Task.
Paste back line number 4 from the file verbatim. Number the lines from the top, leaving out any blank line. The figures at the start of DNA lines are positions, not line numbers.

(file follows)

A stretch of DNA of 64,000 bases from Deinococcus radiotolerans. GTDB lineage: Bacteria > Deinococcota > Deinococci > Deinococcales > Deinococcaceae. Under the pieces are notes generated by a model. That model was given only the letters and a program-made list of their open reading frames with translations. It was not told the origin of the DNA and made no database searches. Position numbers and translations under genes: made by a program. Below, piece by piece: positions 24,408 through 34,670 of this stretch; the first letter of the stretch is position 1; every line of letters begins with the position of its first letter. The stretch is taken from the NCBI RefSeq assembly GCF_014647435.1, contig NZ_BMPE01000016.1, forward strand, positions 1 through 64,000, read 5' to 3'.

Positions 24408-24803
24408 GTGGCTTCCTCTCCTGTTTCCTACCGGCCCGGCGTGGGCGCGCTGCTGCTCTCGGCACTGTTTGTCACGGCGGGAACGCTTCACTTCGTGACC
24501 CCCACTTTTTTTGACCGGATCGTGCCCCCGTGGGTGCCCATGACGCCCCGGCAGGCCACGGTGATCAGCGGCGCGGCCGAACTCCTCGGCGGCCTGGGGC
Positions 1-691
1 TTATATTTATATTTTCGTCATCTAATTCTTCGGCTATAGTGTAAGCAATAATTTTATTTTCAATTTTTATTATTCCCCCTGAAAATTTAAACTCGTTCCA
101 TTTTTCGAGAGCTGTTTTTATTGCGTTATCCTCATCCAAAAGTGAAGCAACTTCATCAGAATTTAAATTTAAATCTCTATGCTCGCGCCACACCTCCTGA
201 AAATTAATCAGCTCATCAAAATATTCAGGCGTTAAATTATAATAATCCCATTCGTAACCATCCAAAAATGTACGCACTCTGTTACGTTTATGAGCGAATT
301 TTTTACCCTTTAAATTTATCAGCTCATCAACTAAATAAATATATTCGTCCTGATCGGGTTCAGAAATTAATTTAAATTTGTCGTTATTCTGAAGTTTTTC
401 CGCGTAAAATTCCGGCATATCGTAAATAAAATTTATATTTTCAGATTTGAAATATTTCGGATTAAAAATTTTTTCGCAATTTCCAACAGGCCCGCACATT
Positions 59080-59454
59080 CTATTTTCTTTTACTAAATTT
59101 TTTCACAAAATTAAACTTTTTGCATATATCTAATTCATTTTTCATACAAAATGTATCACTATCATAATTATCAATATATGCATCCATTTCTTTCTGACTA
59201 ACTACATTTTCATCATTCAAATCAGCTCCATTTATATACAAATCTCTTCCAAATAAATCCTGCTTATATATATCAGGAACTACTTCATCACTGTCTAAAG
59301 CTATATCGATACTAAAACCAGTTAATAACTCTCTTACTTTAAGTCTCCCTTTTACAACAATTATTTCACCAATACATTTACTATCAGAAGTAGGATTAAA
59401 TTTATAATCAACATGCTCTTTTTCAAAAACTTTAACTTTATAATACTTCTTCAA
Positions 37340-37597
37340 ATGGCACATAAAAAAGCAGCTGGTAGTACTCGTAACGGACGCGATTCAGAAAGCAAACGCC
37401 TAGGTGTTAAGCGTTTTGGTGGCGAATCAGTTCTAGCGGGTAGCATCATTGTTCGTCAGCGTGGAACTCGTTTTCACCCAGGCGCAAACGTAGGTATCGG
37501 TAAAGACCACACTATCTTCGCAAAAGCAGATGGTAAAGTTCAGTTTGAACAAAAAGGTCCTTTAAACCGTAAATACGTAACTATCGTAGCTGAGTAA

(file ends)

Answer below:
24501 CCCACTTTTTTTGACCGGATCGTGCCCCCGTGGGTGCCCATGACGCCCCGGCAGGCCACGGTGATCAGCGGCGCGGCCGAACTCCTCGGCGGCCTGGGGC